According to a report by the World Economic Forum, 50% of the companies surveyed said that they will not be looking for full-time employees and they also foresee a change in job profiles by 2022. The future demands geek workers. Hence, there is a question that whether our academic institutions preparing the students for the geek World? Educational institutions’ rate of adoption to the changing trend is very slow. The way they teach, they develop students for the industry has to evolve at a rapid pace. Learning no more happens in the classroom; rather, the classrooms should be a medium to discuss, collaborate and innovate. Finally, I would like to mention the need for flexibility in the education system. No student is ready to wait until four years to enter the market. They want to learn, then experiment in the market, then after a few months or years, they want to re-enter the education system and learn. Our system doesn’t allow this. So, there should be multiple entry and exit points for students to excel in their area of interest.


Deepankar Bhattacharyya,
Head-India Education Programs,
Autodesk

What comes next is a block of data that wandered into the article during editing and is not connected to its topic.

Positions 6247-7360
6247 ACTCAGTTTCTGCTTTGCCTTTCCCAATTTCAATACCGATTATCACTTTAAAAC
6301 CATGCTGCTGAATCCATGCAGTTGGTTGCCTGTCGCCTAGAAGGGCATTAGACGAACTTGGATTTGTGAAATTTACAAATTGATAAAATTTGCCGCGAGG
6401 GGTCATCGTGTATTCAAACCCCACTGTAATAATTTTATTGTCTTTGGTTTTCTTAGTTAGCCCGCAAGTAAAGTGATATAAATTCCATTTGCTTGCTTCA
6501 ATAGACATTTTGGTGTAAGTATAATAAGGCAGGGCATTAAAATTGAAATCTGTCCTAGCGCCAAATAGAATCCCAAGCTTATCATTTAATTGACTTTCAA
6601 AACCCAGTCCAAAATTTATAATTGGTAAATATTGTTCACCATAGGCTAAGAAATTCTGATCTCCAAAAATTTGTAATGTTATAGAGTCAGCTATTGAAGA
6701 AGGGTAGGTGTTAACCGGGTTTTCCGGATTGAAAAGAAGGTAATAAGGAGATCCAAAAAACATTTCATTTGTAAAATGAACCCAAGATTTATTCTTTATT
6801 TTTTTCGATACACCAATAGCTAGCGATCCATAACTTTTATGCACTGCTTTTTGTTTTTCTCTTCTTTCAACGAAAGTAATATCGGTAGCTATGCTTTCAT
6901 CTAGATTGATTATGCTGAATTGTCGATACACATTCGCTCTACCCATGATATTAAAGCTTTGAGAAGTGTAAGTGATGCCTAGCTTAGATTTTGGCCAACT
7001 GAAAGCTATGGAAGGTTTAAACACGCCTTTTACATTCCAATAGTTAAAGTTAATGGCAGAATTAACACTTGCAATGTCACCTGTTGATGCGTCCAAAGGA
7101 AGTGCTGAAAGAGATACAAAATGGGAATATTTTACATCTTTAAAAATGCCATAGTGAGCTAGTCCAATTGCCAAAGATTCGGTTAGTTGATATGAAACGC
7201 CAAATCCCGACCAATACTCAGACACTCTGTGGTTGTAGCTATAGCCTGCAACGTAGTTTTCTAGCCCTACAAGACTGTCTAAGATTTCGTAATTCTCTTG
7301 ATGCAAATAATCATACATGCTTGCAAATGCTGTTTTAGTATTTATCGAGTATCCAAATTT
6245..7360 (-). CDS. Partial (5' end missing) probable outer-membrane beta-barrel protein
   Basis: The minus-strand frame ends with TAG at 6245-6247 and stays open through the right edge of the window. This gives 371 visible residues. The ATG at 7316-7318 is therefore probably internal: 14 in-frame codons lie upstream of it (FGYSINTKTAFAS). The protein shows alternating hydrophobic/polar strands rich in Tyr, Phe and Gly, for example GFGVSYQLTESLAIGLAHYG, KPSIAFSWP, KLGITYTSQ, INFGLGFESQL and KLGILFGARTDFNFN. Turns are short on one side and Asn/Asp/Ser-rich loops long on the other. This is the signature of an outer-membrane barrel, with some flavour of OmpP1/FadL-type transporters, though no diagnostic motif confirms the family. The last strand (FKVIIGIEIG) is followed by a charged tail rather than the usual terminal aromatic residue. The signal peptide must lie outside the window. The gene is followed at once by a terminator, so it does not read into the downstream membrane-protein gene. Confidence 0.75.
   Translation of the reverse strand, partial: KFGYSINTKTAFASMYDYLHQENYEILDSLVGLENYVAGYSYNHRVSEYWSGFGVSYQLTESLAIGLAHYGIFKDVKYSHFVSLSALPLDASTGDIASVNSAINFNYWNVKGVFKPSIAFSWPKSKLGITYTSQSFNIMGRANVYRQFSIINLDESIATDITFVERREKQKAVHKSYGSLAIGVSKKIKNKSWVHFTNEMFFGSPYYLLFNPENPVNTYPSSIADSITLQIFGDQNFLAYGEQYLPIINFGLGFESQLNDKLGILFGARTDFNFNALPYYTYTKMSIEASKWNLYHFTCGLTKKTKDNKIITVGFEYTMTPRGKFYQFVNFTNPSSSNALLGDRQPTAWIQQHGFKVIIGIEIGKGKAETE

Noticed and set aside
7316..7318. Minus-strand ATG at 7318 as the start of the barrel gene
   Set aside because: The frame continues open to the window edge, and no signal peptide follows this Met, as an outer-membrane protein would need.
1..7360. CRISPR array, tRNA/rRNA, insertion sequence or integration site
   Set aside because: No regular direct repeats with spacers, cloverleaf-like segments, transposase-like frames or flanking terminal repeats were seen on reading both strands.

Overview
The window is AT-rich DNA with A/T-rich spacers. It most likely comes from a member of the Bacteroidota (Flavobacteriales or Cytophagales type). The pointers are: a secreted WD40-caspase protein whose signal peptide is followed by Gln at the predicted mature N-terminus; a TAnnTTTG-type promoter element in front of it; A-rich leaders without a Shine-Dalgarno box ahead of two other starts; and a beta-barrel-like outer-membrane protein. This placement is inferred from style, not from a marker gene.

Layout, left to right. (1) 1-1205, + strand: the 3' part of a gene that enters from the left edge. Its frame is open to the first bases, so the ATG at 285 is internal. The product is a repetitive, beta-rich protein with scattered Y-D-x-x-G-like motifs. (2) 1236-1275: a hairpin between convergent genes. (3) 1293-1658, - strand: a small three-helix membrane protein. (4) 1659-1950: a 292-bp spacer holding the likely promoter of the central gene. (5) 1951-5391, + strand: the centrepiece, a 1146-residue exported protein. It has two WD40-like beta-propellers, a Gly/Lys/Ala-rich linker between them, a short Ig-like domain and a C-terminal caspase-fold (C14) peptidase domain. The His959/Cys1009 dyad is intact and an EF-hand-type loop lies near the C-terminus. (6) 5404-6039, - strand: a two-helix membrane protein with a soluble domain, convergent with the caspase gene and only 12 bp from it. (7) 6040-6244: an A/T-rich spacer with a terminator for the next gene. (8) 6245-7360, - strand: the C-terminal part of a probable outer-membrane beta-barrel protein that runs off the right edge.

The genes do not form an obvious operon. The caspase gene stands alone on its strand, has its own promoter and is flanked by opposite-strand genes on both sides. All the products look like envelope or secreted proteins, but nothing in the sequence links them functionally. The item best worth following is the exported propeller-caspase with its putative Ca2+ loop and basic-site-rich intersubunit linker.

Today, I am to talk about the Industry trends; how Autodesk as a technology is a key stakeholder in design and what we are doing as a company in education. We are in a world where the population is about 7.5 billion and by the year 2050, the population is expected to be around 10 billion. 68% of the population will be living in the city by 2050, which means there is a need for more infrastructures. When this happens, there will be a capacity issue. So, we will have to rethink the way we make things. Autodesk is fundamentally changing the way we design and make things. Autodesk does a couple of initiatives in the education sector, which will help the development of institutions. We are moving all students and education systems to the subscription model. We work with institutions on helping them to augment the existing curriculum and to use technological tools. Autodesk looks at the new challenges emerging every day and we try to find solutions for them and share the same with educational institutions to bridge the skill gap.